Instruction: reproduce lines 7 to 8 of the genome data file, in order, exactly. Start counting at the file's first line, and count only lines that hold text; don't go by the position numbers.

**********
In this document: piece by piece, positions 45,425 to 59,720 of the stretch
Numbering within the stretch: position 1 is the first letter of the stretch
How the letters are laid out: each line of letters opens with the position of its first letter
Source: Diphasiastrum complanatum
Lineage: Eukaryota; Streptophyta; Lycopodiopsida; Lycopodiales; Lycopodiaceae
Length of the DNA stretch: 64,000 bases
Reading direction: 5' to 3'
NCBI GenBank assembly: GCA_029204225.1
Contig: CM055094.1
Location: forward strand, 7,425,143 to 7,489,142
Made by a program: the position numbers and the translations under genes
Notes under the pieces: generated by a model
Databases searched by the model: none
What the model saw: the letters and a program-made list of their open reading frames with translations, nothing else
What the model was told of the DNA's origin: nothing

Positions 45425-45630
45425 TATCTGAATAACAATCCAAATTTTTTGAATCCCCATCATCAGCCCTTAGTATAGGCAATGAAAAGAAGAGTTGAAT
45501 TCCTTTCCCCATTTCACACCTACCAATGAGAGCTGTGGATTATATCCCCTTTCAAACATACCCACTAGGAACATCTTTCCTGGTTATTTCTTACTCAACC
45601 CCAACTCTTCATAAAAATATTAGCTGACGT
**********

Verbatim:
Reading direction: 5' to 3'
NCBI GenBank assembly: GCA_029204225.1